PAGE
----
The Swiss-lender announced that this is the highest second-quarter net profit since 2010. The profit boost comes in despite declines in both its investment bank and wealth management divisions.

Here are some key highlights for the quarter:

  • Operating income hit $7.5 billion versus $7.6 billion a year ago
  • Return on tangible equity stood at 11.9% versus 12% a year ago
  • Common equity tier 1 capital ratio of 13.3% versus 13.4% a year ago

“We saw a normalization of the environment coming out of a good March into the rest of the quarter. I’d say the highlights were clearly: diversification paid off again,” Sergio Ermotti, chief executive officer of UBS told CNBC’s Joumanna Bercetche.

UBS shares hovered around the flatline shortly after the market open.

Global Wealth Management down

UBS, however, saw a decline in its global wealth management business compared to a year ago. The bank reported an operating profit of $886 million compared to over $1 billion in the second quarter of 2018.

Profits in its investment bank division also fell from a year ago. It registered an operating profit of $440 million in the second quarter for this year compared to $571 million a year ago.

Speaking to CNBC, Ermotti explained that “the u-turn in the interest rate environment in the U.S. has created pressure.”

Market expectations point to an interest rate cut by the Federal Reserve later this month. The central bank had embarked on a normalization path in 2015, after the global and sovereign debt crises. However, recent data has shown worsening economic conditions in the U.S.

In Europe, the outlook is similar for monetary policy. The European Central Bank (ECB) said in May that if incoming economic data does not show an improvement, then the central bank will be prepared to announce more stimulus.

Ermotti told CNBC that he is not sure whether further easing will propel the economy. “I’m not sure going deeper into negative territory or using the QE (quantitative easing) is the way to get out of the problems…We need more structural answers,” he said.

Ermotti warned “there are severe broader considerations than just the banking industry” from low rates.

Outlook

Ermotti’s comments come in after the Swiss-lender warned in its latest results that a return to monetary stimulus from various central banks could dent profits going forward. “A sharp drop in interest rates and expected rate cuts will continue to adversely affect net interest income compared with last year,” UBS said.

However, the Swiss bank expects that a diversified business, stronger investor sentiment and higher market volatility will help offsetting impacts from changes to monetary policy.

In the previous quarter, UBS had announced that cutting an extra $300 million from its 2019 costs after anticipating the fall in revenues.

“We constantly look at ways from a structural and tactical point of view, and the 300 million were pretty much tactical. We always think constantly on how to optimize our cost base but at the same time we are investing in the future,” Ermotti said Tuesday.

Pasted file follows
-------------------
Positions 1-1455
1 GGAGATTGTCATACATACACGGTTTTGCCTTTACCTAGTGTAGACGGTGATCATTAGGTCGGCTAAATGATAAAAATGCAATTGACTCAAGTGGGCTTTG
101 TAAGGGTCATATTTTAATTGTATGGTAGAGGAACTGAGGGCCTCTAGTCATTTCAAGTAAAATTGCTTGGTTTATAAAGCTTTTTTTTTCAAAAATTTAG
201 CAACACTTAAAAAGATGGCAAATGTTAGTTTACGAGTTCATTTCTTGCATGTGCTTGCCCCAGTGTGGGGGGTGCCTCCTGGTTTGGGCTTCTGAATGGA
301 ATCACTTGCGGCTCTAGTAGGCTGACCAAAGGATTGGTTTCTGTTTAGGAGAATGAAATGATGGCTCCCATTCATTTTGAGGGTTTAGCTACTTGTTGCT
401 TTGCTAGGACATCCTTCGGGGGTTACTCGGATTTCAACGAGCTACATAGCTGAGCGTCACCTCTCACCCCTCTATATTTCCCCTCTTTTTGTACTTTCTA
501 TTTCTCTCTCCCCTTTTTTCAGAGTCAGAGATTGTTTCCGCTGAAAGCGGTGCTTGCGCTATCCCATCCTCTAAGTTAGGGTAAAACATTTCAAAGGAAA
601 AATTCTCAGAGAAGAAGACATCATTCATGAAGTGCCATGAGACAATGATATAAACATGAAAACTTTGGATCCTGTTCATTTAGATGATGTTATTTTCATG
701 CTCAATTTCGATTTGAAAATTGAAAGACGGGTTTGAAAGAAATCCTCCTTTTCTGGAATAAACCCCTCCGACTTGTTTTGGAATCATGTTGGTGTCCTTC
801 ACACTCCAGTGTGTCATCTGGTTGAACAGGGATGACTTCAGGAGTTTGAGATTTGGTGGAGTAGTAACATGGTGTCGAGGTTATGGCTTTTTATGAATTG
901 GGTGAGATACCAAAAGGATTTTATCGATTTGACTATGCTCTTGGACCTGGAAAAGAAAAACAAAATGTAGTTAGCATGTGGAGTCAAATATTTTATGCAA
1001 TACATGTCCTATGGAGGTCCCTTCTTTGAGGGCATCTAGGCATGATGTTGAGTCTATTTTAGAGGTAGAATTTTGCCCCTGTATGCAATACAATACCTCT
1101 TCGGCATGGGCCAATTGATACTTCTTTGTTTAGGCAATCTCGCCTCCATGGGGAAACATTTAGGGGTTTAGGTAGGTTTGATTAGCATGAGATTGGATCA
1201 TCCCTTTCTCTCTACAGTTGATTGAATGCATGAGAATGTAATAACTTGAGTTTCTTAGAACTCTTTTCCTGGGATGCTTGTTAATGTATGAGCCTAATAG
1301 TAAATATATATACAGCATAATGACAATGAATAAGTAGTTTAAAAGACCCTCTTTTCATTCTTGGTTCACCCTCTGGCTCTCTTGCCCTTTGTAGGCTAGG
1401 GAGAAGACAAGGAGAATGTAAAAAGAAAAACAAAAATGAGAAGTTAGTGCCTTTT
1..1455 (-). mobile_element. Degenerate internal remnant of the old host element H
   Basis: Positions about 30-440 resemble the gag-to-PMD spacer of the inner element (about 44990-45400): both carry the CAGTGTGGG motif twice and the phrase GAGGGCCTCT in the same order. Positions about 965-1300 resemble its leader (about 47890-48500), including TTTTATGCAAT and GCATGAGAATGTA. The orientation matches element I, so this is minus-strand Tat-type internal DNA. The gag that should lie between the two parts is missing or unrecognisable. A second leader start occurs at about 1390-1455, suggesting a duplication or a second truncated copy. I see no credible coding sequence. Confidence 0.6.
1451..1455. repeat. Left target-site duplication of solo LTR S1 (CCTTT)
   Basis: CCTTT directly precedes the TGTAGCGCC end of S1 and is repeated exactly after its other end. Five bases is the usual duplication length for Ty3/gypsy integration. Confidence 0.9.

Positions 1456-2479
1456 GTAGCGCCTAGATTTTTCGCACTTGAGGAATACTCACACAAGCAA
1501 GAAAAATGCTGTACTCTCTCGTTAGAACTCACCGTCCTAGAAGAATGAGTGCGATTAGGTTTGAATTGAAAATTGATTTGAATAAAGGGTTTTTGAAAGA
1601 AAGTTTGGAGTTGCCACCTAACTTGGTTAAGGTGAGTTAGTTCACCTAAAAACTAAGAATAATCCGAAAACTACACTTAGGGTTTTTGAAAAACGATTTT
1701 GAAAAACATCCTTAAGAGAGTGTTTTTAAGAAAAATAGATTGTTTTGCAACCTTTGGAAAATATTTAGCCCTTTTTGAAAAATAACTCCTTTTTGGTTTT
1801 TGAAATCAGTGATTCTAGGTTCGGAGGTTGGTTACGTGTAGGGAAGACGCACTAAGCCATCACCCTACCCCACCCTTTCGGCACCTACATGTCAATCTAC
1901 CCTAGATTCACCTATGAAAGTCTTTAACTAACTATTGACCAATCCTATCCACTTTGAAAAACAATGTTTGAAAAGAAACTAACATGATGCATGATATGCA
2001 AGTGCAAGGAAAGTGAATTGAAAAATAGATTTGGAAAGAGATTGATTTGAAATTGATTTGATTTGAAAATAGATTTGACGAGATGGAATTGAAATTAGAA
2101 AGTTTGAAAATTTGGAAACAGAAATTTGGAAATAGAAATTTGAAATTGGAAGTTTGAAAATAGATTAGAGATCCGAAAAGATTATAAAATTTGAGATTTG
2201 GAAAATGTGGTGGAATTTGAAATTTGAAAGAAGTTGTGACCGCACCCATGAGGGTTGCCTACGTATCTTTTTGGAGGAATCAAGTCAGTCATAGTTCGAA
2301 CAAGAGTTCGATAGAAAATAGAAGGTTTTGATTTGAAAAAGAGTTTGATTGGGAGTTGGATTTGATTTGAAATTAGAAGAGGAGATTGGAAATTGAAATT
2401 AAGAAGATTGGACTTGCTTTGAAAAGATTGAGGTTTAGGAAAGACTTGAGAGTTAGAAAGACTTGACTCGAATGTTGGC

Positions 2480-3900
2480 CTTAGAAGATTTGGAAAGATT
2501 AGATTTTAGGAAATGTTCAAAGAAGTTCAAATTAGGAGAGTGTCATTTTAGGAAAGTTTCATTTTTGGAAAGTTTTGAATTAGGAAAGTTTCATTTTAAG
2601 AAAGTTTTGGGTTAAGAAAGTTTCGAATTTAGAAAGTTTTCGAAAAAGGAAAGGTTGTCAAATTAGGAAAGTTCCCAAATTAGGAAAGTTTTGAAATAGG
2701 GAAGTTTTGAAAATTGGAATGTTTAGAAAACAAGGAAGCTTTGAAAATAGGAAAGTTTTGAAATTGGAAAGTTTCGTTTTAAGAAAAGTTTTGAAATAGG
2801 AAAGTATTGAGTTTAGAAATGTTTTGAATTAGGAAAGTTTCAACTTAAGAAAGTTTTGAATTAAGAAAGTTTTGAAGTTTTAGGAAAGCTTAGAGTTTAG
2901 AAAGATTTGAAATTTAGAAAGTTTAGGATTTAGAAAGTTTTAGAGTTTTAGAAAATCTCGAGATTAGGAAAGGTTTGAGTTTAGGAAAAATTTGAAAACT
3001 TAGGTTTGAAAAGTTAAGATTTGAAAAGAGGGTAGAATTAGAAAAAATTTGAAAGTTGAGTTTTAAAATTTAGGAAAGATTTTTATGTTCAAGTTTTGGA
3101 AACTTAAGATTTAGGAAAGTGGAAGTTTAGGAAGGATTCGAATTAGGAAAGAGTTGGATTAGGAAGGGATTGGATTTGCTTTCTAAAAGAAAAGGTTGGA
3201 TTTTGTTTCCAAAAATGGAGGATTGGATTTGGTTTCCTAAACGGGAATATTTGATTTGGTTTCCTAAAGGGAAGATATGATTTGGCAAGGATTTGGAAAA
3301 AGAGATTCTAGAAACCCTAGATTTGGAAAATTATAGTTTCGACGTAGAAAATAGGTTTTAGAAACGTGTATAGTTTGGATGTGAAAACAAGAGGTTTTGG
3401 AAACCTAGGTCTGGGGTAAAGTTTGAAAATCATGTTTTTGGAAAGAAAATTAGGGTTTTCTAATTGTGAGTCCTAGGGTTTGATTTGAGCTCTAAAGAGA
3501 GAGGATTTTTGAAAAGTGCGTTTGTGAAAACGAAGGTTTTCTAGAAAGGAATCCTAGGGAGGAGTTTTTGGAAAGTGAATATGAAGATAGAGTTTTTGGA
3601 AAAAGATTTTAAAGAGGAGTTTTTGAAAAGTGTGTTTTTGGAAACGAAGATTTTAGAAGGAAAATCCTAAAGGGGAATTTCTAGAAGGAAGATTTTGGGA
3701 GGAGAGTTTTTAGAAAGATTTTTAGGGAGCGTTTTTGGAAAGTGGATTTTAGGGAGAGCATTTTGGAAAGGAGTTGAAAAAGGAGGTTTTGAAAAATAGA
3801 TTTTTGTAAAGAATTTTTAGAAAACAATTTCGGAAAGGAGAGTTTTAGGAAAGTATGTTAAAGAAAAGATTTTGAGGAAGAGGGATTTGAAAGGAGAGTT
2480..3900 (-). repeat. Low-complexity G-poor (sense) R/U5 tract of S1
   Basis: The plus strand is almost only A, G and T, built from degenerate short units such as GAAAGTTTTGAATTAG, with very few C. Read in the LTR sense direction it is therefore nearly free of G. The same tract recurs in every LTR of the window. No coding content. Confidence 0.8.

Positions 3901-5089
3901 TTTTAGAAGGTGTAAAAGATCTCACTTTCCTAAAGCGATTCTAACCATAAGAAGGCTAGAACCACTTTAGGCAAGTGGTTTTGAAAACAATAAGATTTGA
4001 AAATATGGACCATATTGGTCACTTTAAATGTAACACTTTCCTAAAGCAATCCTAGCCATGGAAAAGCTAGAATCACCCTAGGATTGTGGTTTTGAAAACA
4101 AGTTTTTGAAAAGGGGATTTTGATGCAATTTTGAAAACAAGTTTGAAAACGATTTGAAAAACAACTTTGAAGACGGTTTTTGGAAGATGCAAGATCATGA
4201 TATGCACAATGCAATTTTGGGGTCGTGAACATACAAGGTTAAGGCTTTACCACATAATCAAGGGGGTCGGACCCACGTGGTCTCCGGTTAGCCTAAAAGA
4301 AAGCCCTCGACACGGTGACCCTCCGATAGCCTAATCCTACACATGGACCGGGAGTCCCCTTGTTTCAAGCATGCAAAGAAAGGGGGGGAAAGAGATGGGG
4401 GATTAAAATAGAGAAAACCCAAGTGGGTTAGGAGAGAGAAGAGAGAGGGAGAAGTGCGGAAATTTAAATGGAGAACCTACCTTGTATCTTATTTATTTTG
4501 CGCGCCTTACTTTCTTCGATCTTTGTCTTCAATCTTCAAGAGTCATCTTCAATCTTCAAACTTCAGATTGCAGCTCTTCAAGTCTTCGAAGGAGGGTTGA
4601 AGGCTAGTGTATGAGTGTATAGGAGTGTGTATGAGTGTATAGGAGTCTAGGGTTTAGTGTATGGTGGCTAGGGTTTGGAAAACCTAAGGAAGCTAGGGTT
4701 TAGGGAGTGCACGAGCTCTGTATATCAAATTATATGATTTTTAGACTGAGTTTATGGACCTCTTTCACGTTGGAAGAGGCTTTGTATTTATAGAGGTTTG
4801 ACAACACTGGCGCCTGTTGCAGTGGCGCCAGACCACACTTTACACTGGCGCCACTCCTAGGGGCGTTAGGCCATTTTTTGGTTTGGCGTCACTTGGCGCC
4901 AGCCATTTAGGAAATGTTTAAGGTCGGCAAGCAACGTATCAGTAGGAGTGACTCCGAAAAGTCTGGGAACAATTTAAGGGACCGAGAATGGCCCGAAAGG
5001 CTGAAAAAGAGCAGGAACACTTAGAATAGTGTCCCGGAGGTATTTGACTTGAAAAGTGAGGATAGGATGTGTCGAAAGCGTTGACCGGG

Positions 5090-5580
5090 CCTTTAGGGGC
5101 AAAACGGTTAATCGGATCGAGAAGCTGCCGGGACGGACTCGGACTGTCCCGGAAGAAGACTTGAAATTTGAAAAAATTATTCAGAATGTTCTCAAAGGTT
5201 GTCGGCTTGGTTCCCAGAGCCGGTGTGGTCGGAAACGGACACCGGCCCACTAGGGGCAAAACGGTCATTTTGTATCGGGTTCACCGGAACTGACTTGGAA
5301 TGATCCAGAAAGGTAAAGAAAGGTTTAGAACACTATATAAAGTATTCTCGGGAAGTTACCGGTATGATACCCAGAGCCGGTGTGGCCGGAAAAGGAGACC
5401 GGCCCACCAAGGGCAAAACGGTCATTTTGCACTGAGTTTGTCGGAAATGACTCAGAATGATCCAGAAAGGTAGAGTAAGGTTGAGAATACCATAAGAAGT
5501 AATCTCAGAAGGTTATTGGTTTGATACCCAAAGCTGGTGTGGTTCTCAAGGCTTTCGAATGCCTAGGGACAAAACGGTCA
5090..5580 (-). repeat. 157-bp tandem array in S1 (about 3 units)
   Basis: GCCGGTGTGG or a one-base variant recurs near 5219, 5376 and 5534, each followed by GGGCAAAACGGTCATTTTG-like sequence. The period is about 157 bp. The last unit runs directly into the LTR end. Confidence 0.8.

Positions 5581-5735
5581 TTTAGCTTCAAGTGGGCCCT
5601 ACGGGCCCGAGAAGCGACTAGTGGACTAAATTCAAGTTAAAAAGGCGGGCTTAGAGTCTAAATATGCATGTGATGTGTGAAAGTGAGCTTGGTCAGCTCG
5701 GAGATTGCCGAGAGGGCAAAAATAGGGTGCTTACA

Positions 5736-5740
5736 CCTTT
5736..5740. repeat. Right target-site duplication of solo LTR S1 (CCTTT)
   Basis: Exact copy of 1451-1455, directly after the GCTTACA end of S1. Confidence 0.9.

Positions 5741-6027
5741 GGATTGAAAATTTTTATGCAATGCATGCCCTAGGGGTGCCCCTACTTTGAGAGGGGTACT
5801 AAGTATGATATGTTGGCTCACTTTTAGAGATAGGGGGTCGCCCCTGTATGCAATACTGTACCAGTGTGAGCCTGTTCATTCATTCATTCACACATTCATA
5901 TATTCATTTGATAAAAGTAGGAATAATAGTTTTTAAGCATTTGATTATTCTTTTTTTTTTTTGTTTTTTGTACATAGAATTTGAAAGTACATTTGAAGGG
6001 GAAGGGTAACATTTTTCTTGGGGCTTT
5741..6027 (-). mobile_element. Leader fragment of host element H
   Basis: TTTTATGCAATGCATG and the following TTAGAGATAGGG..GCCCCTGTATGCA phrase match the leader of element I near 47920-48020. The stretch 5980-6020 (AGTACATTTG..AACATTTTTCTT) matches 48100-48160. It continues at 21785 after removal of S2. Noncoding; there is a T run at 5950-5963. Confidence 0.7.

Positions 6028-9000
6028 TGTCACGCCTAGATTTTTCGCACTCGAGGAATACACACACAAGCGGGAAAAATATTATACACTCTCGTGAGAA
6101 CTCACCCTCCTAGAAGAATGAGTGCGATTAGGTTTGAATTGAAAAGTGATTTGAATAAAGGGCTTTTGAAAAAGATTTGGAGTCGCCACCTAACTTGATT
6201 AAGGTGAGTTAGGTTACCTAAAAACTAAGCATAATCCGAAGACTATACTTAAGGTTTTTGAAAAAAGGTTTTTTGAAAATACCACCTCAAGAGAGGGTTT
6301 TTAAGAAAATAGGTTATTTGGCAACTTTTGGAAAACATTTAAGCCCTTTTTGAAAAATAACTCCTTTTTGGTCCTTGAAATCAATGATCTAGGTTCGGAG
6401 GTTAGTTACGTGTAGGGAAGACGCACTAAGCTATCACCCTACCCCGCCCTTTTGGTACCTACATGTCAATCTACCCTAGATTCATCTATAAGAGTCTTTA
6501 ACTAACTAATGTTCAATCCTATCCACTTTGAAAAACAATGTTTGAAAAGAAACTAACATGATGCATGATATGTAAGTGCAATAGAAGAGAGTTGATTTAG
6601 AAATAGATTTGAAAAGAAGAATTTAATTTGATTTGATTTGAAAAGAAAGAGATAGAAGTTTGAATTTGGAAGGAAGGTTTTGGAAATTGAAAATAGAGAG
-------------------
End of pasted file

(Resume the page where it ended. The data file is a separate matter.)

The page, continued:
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Q2 net profit falls 18% amid Popular costs

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Santander said on Tuesday second-quarter net profit fell 18% from a year earlier, due to one-off restructuring costs from its acquisition of troubled lender Banco Popular and a weak performance in Britain.

The euro zone’s largest bank in terms of market cap — which took over Banco Popular in June 2017 — reported a net profit of 1.39 billion euros ($1.56 billion) for the April to June period, topping analysts’ expectation of 1.29 billion euros in a Reuters poll.

Steady growth in Latin America business volumes, where it makes 46% of its earnings, was not enough to offset charges of 706 million euros, mainly in Spain.

Like its European rivals, Santander is struggling to lift earnings from loans in its home market with interest rates hovering at historic lows.

“We have delivered the strongest underlying quarterly performance in over 8 years, reflecting the progress that we have made in our commercial and digital transformation,” Jose Garcia Cantera, chief financial officer of Santander, told CNBC’s “Squawk Box Europe.”

“Our businesses in both North and South America continue to perform extremely well and while the charges relating to ongoing infrastructure in Europe have impacted attributable profit — something that we anticipated — we are already starting to see the value that this will create going forward,” Cantera said.

Net interest income, a measure of earnings on loans minus deposit costs, was 8.95 billion euros, up 5.6% from the second quarter of last year and 3.1% higher against the previous quarter due to a solid lending growth in Latin America.

Analysts had forecast a NII of 8.76 billion euros. 

In Britain, its third-largest region, profit fell 41%, partly due to restructuring costs of 26 million euros and provisions of 80 million euros.

Santander ended the quarter with a core Tier-1 capital ratio, a closely watched measure of a bank’s strength, of 11.3%, compared with 11.23% in the previous quarter.

Shares of the bank were up over 2% shortly after the opening bell.